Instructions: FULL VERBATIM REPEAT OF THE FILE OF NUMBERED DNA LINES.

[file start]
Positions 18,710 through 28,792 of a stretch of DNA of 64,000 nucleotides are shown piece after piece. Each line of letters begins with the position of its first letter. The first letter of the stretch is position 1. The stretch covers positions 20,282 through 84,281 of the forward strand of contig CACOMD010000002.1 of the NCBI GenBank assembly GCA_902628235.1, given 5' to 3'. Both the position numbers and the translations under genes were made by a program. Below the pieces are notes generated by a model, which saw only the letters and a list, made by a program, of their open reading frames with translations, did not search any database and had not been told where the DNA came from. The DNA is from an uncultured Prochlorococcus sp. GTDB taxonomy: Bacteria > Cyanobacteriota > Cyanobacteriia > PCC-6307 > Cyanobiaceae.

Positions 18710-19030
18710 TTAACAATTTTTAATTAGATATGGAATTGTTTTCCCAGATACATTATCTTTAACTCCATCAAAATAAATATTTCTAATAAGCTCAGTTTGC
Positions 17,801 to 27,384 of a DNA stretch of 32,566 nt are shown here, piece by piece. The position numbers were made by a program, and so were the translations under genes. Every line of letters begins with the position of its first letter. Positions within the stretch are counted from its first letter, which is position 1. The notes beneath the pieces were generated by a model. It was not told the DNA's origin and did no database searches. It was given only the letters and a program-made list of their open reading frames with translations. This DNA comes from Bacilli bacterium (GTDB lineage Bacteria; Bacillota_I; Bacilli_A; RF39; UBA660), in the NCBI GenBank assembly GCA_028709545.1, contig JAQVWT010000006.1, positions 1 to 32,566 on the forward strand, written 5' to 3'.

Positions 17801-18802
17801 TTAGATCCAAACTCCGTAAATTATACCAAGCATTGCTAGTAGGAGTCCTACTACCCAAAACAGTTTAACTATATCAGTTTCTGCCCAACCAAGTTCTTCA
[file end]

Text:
Positions 18,710 through 28,792 of a stretch of DNA of 64,000 nucleotides are shown piece after piece. Each line of letters begins with the position of its first letter. The first letter of the stretch is position 1. The stretch covers positions 20,282 through 84,281 of the forward strand of contig CACOMD010000002.1 of the NCBI GenBank assembly GCA_902628235.1, given 5' to 3'. Both the position numbers and the translations under genes were made by a program. Below the pieces are notes generated by a model, which saw only the letters and a list, made by a program, of their open reading frames with translations, did not search any database and had not been told where the DNA came from. The DNA is from an uncultured Prochlorococcus sp. GTDB taxonomy: Bacteria > Cyanobacteriota > Cyanobacteriia > PCC-6307 > Cyanobiaceae.

Positions 18710-19030
18710 TTAACAATTTTTAATTAGATATGGAATTGTTTTCCCAGATACATTATCTTTAACTCCATCAAAATAAATATTTCTAATAAGCTCAGTTTGC
Positions 17,801 to 27,384 of a DNA stretch of 32,566 nt are shown here, piece by piece. The position numbers were made by a program, and so were the translations under genes. Every line of letters begins with the position of its first letter. Positions within the stretch are counted from its first letter, which is position 1. The notes beneath the pieces were generated by a model. It was not told the DNA's origin and did no database searches. It was given only the letters and a program-made list of their open reading frames with translations. This DNA comes from Bacilli bacterium (GTDB lineage Bacteria; Bacillota_I; Bacilli_A; RF39; UBA660), in the NCBI GenBank assembly GCA_028709545.1, contig JAQVWT010000006.1, positions 1 to 32,566 on the forward strand, written 5' to 3'.

Positions 17801-18802
17801 TTAGATCCAAACTCCGTAAATTATACCAAGCATTGCTAGTAGGAGTCCTACTACCCAAAACAGTTTAACTATATCAGTTTCTGCCCAACCAAGTTCTTCA